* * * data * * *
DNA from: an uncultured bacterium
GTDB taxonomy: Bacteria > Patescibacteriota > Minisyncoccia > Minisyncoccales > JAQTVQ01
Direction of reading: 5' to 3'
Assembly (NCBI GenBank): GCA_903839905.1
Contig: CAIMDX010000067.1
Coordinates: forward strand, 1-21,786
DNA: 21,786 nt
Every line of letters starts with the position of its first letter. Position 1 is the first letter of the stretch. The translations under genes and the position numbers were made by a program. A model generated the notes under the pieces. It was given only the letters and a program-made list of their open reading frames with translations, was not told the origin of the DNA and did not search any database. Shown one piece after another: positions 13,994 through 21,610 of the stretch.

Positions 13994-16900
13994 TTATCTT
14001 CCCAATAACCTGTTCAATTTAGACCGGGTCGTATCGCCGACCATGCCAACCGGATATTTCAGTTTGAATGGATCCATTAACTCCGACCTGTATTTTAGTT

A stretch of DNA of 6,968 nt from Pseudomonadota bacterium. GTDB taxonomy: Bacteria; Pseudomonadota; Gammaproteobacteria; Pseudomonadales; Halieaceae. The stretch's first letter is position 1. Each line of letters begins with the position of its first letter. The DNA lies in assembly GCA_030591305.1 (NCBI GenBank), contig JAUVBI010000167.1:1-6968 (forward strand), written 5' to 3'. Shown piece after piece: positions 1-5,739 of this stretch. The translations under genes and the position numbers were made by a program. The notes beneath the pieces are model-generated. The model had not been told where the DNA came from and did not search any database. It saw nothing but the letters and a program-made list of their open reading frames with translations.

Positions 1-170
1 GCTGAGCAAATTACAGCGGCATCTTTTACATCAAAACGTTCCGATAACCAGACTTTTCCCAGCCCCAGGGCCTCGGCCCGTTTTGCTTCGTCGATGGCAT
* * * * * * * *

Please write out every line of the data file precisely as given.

DNA from: an uncultured bacterium
GTDB taxonomy: Bacteria > Patescibacteriota > Minisyncoccia > Minisyncoccales > JAQTVQ01
Direction of reading: 5' to 3'
Assembly (NCBI GenBank): GCA_903839905.1
Contig: CAIMDX010000067.1
Coordinates: forward strand, 1-21,786
DNA: 21,786 nt
Every line of letters starts with the position of its first letter. Position 1 is the first letter of the stretch. The translations under genes and the position numbers were made by a program. A model generated the notes under the pieces. It was given only the letters and a program-made list of their open reading frames with translations, was not told the origin of the DNA and did not search any database. Shown one piece after another: positions 13,994 through 21,610 of the stretch.

Positions 13994-16900
13994 TTATCTT
14001 CCCAATAACCTGTTCAATTTAGACCGGGTCGTATCGCCGACCATGCCAACCGGATATTTCAGTTTGAATGGATCCATTAACTCCGACCTGTATTTTAGTT

A stretch of DNA of 6,968 nt from Pseudomonadota bacterium. GTDB taxonomy: Bacteria; Pseudomonadota; Gammaproteobacteria; Pseudomonadales; Halieaceae. The stretch's first letter is position 1. Each line of letters begins with the position of its first letter. The DNA lies in assembly GCA_030591305.1 (NCBI GenBank), contig JAUVBI010000167.1:1-6968 (forward strand), written 5' to 3'. Shown piece after piece: positions 1-5,739 of this stretch. The translations under genes and the position numbers were made by a program. The notes beneath the pieces are model-generated. The model had not been told where the DNA came from and did not search any database. It saw nothing but the letters and a program-made list of their open reading frames with translations.

Positions 1-170
1 GCTGAGCAAATTACAGCGGCATCTTTTACATCAAAACGTTCCGATAACCAGACTTTTCCCAGCCCCAGGGCCTCGGCCCGTTTTGCTTCGTCGATGGCAT